While doing my part to stay at home, I’ve found several ways to keep making and creating. If you’re looking for a simple maker activity to do at home, give this a shot. This post is a little “quarantine diary entry” mixed with some helpful tips to make your own cloth face mask. Enjoy!
I woke up to see the CDC’s recommendation for everyone to use face masks. Not a big deal; I know I can make some. I checked my fabric stash, and to my horror, there’s only fleece and felt. I can’t make suitable masks with these materials! So I checked JOANN Fabrics, only find there’s no fabric or elastic in stock. And Amazon says no delivery until May 15th. What to do? In desperation, I call my Grandma. Her stash is equally depleted, but she does have new pillowcases and sheets I can cut up. I can even use the elastic by removing it from a fitted sheet. Grandma rocks!
Ran to Walmart today to buy sewing machine oil and somehow walked out with two tomato plants—also found a few yards of cotton fabric. Yay! Time to make more masks. I swung by Grandma’s to grab materials and was able to wave to her through the screen door, which was nice.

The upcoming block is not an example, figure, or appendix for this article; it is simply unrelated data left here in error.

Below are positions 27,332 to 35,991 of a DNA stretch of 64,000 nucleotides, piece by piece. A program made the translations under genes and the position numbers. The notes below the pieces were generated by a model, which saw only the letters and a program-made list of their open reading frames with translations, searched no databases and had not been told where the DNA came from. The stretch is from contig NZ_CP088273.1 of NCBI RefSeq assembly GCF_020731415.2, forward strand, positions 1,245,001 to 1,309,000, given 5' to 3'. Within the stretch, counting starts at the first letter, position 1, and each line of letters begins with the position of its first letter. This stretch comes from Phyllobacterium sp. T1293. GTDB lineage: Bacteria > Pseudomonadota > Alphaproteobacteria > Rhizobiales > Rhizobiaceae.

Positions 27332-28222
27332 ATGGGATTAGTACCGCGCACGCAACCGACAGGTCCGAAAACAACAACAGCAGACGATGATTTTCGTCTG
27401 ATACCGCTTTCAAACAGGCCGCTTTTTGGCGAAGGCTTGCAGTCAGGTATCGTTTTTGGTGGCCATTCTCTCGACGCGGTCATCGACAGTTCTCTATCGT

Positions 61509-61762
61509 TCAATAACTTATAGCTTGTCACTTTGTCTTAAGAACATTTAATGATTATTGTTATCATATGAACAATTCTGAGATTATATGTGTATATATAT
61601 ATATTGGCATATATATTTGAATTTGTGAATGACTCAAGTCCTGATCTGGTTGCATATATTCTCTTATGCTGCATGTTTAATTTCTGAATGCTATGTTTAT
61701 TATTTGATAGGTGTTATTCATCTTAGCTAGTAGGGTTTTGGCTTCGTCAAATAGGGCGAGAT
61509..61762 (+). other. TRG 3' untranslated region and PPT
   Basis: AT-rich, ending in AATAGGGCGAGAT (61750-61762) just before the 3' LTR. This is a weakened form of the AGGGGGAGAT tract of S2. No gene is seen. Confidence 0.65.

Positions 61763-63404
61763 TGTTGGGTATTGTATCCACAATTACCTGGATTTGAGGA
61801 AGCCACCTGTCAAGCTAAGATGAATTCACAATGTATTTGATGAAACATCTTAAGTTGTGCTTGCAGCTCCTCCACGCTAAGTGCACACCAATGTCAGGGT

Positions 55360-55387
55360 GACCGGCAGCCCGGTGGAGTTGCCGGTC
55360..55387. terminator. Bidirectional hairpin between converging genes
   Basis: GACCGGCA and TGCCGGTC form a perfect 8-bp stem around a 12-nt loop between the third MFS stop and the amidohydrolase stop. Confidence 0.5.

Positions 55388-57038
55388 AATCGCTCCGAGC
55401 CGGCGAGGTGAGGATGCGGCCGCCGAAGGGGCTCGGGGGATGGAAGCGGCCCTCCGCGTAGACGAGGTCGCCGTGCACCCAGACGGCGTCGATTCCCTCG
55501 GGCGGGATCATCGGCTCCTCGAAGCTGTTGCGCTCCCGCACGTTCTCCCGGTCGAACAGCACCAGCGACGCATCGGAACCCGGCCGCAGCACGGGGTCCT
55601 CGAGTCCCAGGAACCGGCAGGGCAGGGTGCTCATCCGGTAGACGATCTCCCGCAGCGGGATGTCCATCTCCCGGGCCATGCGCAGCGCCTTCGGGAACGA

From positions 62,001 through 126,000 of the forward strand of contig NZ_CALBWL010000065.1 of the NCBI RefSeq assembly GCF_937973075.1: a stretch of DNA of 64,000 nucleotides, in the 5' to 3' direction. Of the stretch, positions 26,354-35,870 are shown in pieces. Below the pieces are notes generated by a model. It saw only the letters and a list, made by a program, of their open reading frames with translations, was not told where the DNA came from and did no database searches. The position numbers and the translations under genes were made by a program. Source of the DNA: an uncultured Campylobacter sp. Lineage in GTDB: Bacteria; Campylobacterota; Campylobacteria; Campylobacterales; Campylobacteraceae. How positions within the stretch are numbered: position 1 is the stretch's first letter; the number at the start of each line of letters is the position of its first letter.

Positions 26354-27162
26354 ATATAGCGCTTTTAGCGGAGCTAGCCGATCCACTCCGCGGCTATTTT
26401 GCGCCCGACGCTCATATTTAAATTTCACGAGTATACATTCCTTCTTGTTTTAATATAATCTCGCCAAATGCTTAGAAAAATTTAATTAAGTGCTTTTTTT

Got home and needed to hunt for the elusive iron and ironing board. Next, I cut the fabric into three pieces for each mask, trimmed all the elastic and ties, and soon had everything I needed to make fourteen masks. Not too shabby! The extra fabric solves the elastic problem, too. (Dog proceeds to nap on all the fabric—he’s always very helpful. Guess I need to wash them before I give them away.)
Time to sew, and of course, I can’t find the pedal. I never seem to put it away in the same place twice. I finish the first two masks, and everything works perfectly. Just twelve more, so I stay up late, piecing them together.
Got up early to finish the masks. On the last five, my machine started jamming over and over. Tried to Google the answer, which takes 45 minutes to solve: check the top thread tension. I finished off the masks and started handing them out to family and neighbors. Woohoo!
- I used this article from CNN and a video from JOANN Fabrics to create the masks. I won’t repeat the instructions here because they already do an excellent job of explaining how to make them.
- The masks are essentially a rectangle of fabric with pleats. I cut my pieces at 9×6″. At these dimensions, a 1/4″ seam on all sides makes the masks a bit short, so if I create more, I will cut them at 10″ instead of 9″.
- I used two pieces of cotton and a rather heavy piece of linen for the insides. My masks are not pretty, but they’re functional. If you can make your own masks, I encourage you to do it. My family and neighbors claimed ten of my masks, and the rest are going to Central DuPage Hospital to help the ER nurses.
Disclaimer: Yes, the above all really happened. Remember making is never perfect. Whatever you make will be wonderful, and only you notice any mistakes. No one else will ever know.